Tuesday, March 2, 2010

Colloquialisms and Toddlers Don't Mix

Yesterday evening, before the dreaded bedtime ritual of screaming, crying, peeing of the pants, objects moving at high velocity at my head, more crying, threatenings from a harried parent, wrestling matches involving pajamas and flailing limbs, bare bottomed escaping pre-toddlers and, yes, crying, Audrey thought it would be funny to open and slam her bedroom door repeatedly in the face of her brother, who looked over his shoulder at me in utter bewilderment.

"Audrey stop it."

"HAHAHAHAHAHA!" *SLAM!*

"Audrey-!" *SLAM!"

"Grrr! Audrey Renae, knock" *SLAM* "it off!"

*Stomp, stomp, stomp!*

I wrenched the door open to find my little girl chortling as she ran to her bed. I followed her and got down on my knees to talk to her.

"Audrey, I don't want you to slam the door like that. Henry can't get in when the door is closed, he's too little."

"Heehee!"

"Audrey," warning tone, "I asked you not to slam the door."

Audrey tries, mostly, to catch my serious tone and stops laughing.

Here is where I went wrong: "Please don't slam the door, it's not funny."

I watched the smile spread across my little girl's face and she dared a little giggle.

"Audrey it's not funny. You need to listen when I tell you things."

"Heehee..."

"Audrey, wipe that smile off your face!"

Audrey obediently bows her head, raises her hand and slowly wipes her mouth.

At that point I nearly lost it. Struggling not to laugh, I must have looked like I swallowed a lemon dipped in tabasco sauce;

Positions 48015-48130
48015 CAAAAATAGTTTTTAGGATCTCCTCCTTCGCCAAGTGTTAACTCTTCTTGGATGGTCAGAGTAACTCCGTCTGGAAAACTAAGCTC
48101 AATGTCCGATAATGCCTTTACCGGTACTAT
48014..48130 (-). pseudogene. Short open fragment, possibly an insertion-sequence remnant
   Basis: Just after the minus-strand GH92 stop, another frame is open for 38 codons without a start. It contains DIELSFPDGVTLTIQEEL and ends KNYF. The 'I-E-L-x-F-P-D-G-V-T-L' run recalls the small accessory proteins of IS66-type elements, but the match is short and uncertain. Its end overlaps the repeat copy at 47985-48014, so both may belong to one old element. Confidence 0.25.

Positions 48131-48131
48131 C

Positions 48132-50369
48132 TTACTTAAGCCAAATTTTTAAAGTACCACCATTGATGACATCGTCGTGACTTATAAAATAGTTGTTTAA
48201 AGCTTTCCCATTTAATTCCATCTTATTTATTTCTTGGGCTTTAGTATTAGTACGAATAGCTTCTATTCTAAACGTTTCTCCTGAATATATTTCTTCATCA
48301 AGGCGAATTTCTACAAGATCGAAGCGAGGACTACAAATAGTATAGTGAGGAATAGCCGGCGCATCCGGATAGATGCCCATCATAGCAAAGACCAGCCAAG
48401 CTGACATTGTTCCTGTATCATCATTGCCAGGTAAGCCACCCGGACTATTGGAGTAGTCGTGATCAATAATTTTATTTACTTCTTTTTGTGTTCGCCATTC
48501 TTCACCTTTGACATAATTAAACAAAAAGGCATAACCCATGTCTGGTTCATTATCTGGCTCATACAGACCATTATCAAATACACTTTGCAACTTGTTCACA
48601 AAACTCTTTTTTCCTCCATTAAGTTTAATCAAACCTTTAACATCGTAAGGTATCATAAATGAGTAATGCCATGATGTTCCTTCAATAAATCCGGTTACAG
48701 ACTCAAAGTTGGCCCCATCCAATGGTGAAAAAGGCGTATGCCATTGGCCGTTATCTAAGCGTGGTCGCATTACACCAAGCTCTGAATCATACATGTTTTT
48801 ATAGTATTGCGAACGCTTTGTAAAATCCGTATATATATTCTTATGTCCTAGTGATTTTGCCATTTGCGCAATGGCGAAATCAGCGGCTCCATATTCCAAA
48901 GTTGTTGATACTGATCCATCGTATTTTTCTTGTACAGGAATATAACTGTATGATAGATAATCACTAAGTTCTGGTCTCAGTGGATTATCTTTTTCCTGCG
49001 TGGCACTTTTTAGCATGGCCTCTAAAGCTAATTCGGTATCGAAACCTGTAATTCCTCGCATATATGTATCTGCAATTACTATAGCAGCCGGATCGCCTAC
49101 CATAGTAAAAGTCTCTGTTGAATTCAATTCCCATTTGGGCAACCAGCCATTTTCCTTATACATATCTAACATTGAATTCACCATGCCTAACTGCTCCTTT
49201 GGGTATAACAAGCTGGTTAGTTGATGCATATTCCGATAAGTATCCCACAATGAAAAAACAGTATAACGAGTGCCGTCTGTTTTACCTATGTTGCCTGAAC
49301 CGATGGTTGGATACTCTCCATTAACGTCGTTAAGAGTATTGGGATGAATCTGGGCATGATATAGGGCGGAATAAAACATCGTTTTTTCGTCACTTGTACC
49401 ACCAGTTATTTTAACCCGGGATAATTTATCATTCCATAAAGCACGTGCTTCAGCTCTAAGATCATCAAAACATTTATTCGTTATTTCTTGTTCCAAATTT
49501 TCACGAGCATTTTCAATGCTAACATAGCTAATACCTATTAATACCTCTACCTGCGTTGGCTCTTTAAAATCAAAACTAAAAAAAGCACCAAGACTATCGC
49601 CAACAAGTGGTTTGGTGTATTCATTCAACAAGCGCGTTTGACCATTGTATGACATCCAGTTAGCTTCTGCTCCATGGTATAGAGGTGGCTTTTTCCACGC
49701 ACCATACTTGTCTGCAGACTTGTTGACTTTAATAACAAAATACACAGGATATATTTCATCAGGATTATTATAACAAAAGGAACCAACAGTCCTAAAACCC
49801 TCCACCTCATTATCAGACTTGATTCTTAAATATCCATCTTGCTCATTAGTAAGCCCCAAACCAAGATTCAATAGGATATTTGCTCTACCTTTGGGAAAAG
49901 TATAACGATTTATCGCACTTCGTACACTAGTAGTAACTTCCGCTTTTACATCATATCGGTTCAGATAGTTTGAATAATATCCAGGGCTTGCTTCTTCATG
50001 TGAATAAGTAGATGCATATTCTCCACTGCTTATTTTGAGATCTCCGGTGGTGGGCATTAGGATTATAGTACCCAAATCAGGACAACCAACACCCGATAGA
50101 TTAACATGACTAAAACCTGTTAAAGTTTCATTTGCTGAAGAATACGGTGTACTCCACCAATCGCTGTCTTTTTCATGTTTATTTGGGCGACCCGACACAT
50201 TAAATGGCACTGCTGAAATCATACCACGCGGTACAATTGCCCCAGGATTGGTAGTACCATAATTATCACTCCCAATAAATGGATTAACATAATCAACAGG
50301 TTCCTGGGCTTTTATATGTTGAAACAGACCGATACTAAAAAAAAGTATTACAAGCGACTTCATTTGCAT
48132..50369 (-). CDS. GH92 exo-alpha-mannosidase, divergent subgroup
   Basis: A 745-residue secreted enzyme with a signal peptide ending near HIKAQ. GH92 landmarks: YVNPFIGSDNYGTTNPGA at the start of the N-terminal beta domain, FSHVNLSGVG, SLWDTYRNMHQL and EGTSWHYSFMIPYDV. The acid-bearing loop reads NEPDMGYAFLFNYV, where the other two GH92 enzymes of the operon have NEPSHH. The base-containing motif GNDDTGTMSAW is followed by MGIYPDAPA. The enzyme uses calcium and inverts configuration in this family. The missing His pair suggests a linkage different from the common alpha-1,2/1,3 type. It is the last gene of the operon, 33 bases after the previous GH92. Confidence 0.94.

my face beet red, my mouth puckered and twisted to one side. After a moment, Audrey looked up and, seeing my expression, started laughing. I don't know if she was laughing because she knew she had me, or if my face looked that ridiculous.

Probably both.

6 comments:

Jam In Stew said...

Man, I would have LOVED to have seen that one.

Trillium said...

In some child psychology book, I read that the child doesn't really hear or understand the words "not" and "if." For example, when you say "IF you do that again..," they hear only "do that again." When you say "don't do that..," they hear "do that." Learning to understand "if...then" logic is difficult for them. Putting a positive spin on a negative direction is too complicated for them.

There's a similar psychology at work in our own minds:--if you tell yourself "don't forget to..." your subconscious inputs: "forget to...." You are much more likely to remember something if you tell yourself "remember" instead of "don't forget." State it positively instead of negatively.

shydandelion said...

I LOVE that!

My problem is laughing when they are throwing tantrums. Which is probably why they laugh at me when I am serious and demand things. The difference between an child's tantrum and an adult's is the adult is bigger and has a wider vocabulary.

I think Joshua and Audrey fell from the same silly tree.

shydandelion said...

I meant "a". I ain't iliterrate!

Katscratchme said...

Dara: I heard somewhere that laughing when a kid throws a tantrum will typically stop the behavior. If they aren't getting you to take them seriously, they'll stop using that tactic... I suspect that it only works on older kids, when they don't like being laughed at.

Rebecca said...

too funny! Devlyn and Elliott used to lock Vincent out of the boys room.

Once I figured out that was happening I started taking Vincent with me when I ran errands and he would get a treat.

One time they asked if they could go and I told them no and told them why. The locking of the door stopped.

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